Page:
Redemption of superannuation during proceedings

Redemption of superannuation during proceedings

Jasper & Thorp

The effect of the redemption

  1. The difficulty of course is that the husband no longer has $1,118,985.31 in his fund. He now has $804,067.00 and 30% of the reduced amount is $241,220.10. If the wife received $335,695.59 now she would effectively be receiving about 42% of the husband’s entitlement.
  2. The redemption could be dealt with either by way of add back or by way of a s.75(2) adjustment.
  3. In his written submissions dated 22 February 2016 the wife’s counsel said the law on add backs was settled and that the husband’s removal of $202,000.00 in June 2015 should be dealt with as a s. 75(2) matter. He submitted that there should be an adjustment of $100,000.00 in the wife’s favour for the premature redemption.
  4. This would result the wife receiving 50% of the amount removed even though she is only entitled to 30% of the pension (and even on the wife’s case 40%) and that cannot be right.
  5. The husband’s counsel also submitted that the law on add-backs was settled but then submitted that the parties entitlements to a share of the pension in dollar terms should be in accordance with the findings on dollar terms as if the husband had not removed any of the money.
  6. In written submissions in reply the wife’s counsel indicated that the wife could live with that outcome although of course it was his case that the outcome in dollar terms should be as the wife proposed.
  7. There are problems with the approach by both counsel.
  8. The submission by both counsel that the law on add-backs is settled seems to imply that the tool of an addback could no longer be used in property matters and that is simply not correct. There are cases where using this tool is essential to ensure that one party is properly compensated for the premature distribution of the asset pool in their favour by the other party.
  9. However this is not a matter which can be dealt with simply by adding back $202,000.00. As the wife’s counsel pointed out during submissions although the husband redeemed $202,652.89 the difference between the two valuations is $314,918.31. No evidence was provided to explain the reason for this.
  10. The two valuations were prepared 16 months part and in the report attached to his 9 February 2015 affidavit Mr P observed that while the family law value would increase each year assuming a CPI increase of at least 2% it would also decrease each month as life expectancy was used up. He advised that the family law value would remain relatively stable over the short term. However he did not say what he meant by the short term and the evidence simply does not allow me to determine exactly why the value of the pension was $314,918.31 less the redemption. It would therefore be unjust to require the husband to bear all the additional loss.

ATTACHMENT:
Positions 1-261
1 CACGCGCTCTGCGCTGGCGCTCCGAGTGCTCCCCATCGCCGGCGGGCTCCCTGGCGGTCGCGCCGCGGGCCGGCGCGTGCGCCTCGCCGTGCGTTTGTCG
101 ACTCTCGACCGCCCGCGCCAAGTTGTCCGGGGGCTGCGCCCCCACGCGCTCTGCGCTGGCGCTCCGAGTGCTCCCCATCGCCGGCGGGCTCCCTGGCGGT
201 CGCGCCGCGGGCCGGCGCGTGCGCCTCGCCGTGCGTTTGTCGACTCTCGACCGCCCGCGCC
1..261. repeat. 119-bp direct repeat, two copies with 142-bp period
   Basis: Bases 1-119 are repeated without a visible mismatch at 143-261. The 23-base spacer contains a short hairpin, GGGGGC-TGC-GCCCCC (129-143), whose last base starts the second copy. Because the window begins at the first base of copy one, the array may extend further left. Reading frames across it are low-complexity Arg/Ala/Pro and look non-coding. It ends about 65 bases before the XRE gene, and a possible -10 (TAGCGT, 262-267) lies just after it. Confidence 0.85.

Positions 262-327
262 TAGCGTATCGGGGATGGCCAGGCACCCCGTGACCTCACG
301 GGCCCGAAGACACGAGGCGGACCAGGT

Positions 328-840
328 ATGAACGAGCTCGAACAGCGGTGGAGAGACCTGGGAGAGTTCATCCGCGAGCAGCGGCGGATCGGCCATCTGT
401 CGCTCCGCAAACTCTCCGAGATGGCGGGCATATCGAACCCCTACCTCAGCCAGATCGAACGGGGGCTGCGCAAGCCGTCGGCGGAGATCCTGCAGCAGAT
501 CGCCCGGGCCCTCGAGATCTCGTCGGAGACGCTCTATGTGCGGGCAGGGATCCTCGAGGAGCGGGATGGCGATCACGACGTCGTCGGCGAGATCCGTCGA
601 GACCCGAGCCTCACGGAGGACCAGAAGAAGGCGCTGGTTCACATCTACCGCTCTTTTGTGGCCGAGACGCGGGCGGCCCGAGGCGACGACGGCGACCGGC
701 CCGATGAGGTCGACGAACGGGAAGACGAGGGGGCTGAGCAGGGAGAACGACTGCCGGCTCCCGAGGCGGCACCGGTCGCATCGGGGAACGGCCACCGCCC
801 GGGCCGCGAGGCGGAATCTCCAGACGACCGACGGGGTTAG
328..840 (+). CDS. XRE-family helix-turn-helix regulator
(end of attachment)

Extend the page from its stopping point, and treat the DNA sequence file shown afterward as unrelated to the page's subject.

11. I intend to deal with the matter in this way.
  12. I am satisfied that the husband should be brought to account in dollar terms for the amount he removed. The tax of $23,000.00 was incurred because of his decision to redeem, he used $121,000.00 to pay his legal fees, I can deal with any payment he made to joint debts as a separate s. 75(2) matter and he provided no evidence which would justify him using some of the money for living costs and payment of bills. He had an adequate income after separation to meet his day to day living costs.
  13. However it would be unjust for me to make the husband responsible for all of the additional loss of $112,000.00 and the way to bring the husband to account in these circumstances is to use the amount remaining in the fund in July 2015 as the yardstick but to adjust the percentages.
  14. If the wife is deemed to be entitled to 37% of the July 2015 capitalised amount and the husband 63% it brings the husband to account for the $202,000.00 he removed. In dollar terms as the value of the fund stood in July 2015 this would entitle the wife to $297,504.79 and the husband to $506,562.21. It gives the wife more than she would have if she received 30% of the reduced amount but ensures that the loss of $112,000.00 does not fall solely on the husband.
  15. The overall effect of a division of property on the basis of contributions in this scenario is that the wife would be entitled to:
    1. $40,900.00 being 50% of Pool 1(a)
    2. $500.00 being the whole of Pool 1(c)
    3. $109,600 being her (omitted) Superannuation
    4. $297,504.79 being her share of the husband’s s. 10 pension
  16. The husband would be entitled to:
    1. $40,900.00 being 50% of Pool 1(a)
    2. $48,000.00 being the whole of Pool 1(b)
    3. $33,000.00 being his (omitted) superannuation
    4. $506,562.61 being his share of the s.10 pension.


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